We’ve never seen the level of awareness for climate action and the need for climate impact as we have in the past few years. This is driven by a variety of factors: financial market expectations, new regulations, and new generations of employees and consumers who demand more action from the brands they work for and buy from.”

Source: World Economic Forum

 

Unsurprisingly, sustainability has worked its way on many board level agendas. Deloitte’s 2023 CxO Sustainability Report: Accelerating the Green Transition, which surveyed around 2 000 C-Suite executives across 24 countries revealed that 42% of CxOs rated climate change as a “top three issue” ahead of seven others, including innovation, competition for talent, and supply chain challenges. In fact, only economic outlook ranked slightly higher.

Food operations can’t be overlooked as part of any business’s sustainability drive… Think food waste (17% percent of total global food production is wasted), how food is sourced, and even transportation. How many times have you ordered from a food aggregator and had it delivered to your door? 

While leaders in organisations are aware of how important it is to be sustainable, they often encounter difficulties in weaving these sustainability practices into their supply chain and procurement strategies. This challenge isn’t about a lack of desire to change; it’s more about the complexity of reshaping well-established supply chain systems.

“Companies often struggle with a clear mandate for the sustainability function to engage with procurement on supply chain emissions – they are most often still focused on their direct operational footprint rather than taking a supply chain lens.”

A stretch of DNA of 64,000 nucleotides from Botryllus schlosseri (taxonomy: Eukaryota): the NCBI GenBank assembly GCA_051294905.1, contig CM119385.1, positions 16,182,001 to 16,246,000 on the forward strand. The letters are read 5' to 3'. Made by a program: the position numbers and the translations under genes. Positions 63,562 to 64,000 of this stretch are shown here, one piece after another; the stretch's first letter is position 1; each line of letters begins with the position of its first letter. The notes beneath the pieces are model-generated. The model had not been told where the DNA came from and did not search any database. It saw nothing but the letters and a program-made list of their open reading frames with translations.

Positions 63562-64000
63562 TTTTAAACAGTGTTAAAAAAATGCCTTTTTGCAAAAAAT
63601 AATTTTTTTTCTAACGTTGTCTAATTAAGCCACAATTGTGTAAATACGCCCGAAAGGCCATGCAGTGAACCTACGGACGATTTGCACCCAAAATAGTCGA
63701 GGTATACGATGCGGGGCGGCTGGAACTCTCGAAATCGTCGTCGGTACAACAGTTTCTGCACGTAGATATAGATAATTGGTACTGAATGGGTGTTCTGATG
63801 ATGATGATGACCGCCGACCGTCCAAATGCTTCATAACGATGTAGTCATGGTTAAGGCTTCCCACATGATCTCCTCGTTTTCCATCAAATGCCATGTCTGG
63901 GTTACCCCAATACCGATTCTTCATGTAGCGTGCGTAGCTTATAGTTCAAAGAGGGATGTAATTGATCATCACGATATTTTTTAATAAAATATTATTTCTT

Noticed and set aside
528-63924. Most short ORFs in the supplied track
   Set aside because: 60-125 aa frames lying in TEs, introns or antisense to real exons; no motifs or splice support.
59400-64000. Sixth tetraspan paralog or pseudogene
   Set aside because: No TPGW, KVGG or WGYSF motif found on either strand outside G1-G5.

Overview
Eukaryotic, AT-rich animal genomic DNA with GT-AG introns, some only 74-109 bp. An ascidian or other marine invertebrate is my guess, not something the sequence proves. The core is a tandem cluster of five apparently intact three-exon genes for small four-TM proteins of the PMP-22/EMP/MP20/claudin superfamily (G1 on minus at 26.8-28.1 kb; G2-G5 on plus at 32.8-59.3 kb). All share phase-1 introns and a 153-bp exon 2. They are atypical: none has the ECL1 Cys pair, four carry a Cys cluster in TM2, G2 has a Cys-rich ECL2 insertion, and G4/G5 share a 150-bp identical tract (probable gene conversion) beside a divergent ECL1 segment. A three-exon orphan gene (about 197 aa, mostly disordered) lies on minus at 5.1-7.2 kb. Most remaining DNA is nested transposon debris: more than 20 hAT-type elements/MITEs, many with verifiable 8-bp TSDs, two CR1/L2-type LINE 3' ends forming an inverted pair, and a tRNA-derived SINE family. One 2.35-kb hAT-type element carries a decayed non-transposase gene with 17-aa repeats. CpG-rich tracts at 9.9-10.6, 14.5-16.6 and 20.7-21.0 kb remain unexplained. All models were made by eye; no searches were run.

Cynthia Cummis, Director, Private Sector Climate Mitigation, World Resources Institute, and Steering Committee Member, Science Based Targets initiative

 

That’s why it’s so important for businesses to team up with suppliers that also put a big focus on being sustainable. Sure, you really need to focus on your own sustainability strategy, but part of that strategy should include conscious procurement. Most notably, this falls under Scope 3 of Net Zero. 

 

Wondering what it means? 

Scope 3 emissions are the emissions that a business doesn’t directly create but are still a result of its activities. Think of them as the carbon footprint of everything from the production of the products a business buys to how those products are used and disposed of by others. These emissions can come from all kinds of places – like when employees travel for work, or the catering services a business provides for its employees.

When we talk about reaching Net Zero, which means balancing out the amount of greenhouse gases we put into the atmosphere, it’s not just about the emissions we can directly control. It’s also about these Scope 3 emissions that happen because of the things we do and buy. 

Understanding and managing these indirect emissions is just as important as reducing the ones your business creates directly, and it’s a big part of the journey towards a more sustainable future.

When every part of a business, including its partners, cares about the environment, it really shows that the company is committed to making a difference, and is actually making a difference.

So, when offering food as an office perk, remember that it doesn’t just have to be a tool for employee engagement, but also a reflection of your commitment to a sustainable future.